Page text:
(Dec. 10) WASHINGTON, D.C. — President Bush has tapped an executive from the rail industry to help get the country’s economy back on track.

On Dec. 9, Bush said he would nominate John Snow, chairman and chief executive officer of CSX Corp., Richmond, Va., to serve as U.S. Secretary of the Treasury. The move came less than a week after Bush fired former Treasury Secretary Paul O’Neill in an attempt to boost the flagging economy.

“John Snow has excelled as a business leader, an expert on economic policy, an academic, and as a public servant,” Bush said at a news conference Dec. 9. “He’ll be a superb member of my Cabinet.”

In a news release, CSX executives praised the decision, adding that Snow’s knowledge of financial markets, economic policy and business issues will serve the president well.

“John Snow’s contributions to our economy, the U.S. transportation industry and the global business community are well known and highly respected,” said company president Michael Ward. “The nation will be fortunate to have John at the helm of the Treasury Department.”

Snow, 63, is a Republican who is no stranger to politics or to the Washington scene. He served as deputy undersecretary for the Department of Transportation during the Gerald Ford administration. He also served as the National Highway Traffic Safety Administrator from 1976-77.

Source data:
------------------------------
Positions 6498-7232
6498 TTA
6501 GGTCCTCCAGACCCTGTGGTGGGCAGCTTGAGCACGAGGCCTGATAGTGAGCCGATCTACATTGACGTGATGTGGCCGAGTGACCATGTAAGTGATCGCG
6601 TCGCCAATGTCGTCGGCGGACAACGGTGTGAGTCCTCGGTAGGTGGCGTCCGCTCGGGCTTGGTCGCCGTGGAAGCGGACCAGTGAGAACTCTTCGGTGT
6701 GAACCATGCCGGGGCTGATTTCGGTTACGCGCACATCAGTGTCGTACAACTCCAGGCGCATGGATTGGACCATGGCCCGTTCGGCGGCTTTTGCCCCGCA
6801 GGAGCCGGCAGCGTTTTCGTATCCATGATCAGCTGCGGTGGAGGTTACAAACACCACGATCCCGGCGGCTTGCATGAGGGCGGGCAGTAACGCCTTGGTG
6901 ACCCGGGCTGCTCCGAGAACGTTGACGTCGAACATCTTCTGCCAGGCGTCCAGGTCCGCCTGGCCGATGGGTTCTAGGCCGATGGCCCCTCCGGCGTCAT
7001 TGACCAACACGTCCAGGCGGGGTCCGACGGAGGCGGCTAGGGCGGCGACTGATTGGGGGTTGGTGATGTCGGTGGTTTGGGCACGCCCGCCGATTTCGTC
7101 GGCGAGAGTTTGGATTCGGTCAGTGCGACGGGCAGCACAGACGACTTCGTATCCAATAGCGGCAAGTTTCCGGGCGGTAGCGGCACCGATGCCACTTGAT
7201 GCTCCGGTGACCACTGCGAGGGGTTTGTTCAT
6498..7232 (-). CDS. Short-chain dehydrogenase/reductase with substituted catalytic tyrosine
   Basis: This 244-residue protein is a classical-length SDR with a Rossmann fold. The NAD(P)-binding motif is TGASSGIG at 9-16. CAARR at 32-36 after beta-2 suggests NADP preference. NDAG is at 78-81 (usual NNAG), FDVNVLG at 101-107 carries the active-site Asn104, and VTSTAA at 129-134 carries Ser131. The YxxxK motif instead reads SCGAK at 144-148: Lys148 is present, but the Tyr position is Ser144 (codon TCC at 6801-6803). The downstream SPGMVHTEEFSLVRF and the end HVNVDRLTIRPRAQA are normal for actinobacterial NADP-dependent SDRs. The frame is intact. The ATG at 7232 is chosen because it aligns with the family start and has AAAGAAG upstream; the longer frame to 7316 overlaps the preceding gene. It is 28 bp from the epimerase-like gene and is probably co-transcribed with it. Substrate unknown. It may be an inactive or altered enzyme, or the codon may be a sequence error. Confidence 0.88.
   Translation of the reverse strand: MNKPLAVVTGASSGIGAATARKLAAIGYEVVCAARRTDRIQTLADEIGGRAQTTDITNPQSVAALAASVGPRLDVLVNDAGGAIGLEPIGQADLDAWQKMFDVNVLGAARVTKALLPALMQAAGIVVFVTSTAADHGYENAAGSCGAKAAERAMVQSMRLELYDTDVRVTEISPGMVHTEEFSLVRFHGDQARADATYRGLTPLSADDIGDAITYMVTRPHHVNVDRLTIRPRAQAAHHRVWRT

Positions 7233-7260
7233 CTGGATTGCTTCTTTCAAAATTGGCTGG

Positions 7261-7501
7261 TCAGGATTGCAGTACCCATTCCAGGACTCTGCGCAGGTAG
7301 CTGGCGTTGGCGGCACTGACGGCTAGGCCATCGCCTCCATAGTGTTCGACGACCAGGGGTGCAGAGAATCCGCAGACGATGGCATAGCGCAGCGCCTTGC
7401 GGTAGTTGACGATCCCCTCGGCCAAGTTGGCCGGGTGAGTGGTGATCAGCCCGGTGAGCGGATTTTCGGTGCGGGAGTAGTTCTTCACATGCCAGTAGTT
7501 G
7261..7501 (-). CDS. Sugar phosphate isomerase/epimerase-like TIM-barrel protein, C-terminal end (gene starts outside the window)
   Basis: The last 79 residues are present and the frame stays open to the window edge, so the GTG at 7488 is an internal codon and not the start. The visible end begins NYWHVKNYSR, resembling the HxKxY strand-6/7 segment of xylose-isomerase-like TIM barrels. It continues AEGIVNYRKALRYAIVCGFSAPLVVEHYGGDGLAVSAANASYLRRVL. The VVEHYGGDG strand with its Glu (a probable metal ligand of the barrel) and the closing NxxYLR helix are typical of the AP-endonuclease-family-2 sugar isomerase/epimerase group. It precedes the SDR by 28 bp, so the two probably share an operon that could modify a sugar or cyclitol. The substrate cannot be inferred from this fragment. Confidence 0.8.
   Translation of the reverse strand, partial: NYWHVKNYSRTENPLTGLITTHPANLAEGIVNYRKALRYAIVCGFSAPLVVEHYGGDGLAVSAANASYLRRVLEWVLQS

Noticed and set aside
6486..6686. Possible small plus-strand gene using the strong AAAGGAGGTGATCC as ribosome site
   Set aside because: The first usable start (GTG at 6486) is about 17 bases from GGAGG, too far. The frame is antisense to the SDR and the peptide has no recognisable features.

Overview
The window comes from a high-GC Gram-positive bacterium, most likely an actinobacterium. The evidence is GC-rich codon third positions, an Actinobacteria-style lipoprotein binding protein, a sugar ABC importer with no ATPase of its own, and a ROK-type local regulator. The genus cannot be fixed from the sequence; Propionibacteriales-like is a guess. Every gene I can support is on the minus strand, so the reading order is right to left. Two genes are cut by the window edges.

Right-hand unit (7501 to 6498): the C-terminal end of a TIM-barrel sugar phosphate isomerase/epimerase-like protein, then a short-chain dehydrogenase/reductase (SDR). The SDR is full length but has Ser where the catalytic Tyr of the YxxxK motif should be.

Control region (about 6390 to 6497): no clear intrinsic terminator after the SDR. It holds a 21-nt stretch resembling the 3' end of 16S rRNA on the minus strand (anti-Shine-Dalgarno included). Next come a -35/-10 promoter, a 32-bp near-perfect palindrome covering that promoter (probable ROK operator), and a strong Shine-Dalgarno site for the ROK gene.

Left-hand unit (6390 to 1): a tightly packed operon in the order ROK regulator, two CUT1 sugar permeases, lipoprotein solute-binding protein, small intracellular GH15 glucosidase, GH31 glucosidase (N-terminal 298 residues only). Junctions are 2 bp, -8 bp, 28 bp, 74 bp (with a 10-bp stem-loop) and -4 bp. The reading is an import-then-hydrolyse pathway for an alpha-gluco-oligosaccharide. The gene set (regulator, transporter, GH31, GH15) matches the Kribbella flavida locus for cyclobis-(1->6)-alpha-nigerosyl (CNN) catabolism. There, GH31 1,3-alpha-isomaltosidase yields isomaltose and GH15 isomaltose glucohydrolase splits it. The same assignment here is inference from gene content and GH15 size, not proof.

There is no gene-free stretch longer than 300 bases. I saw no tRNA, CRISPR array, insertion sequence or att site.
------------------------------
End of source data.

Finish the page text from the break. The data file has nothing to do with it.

The Washington Post reported that Snow also is close to Federal Reserve Chairman Alan Greenspan and is a former chairman of the Business Round Table, an influential group of chief executives of major companies.

Snow is a lawyer with a Ph.D. in economics from the University of Virginia. He also serves on the boards of Johnson & Johnson, U.S. Steel, Verizon, CarMax Inc. and Johns Hopkins University.

Before he is able to serve, Snow will face extensive questioning and confirmation from the Senate.

In addition to Snow, Stephen Friedman, former co-chairman of investment firm Goldman Sachs, has been tapped by Bush to replace White House economic adviser Larry Lindsay, who was ousted along with O’Neill.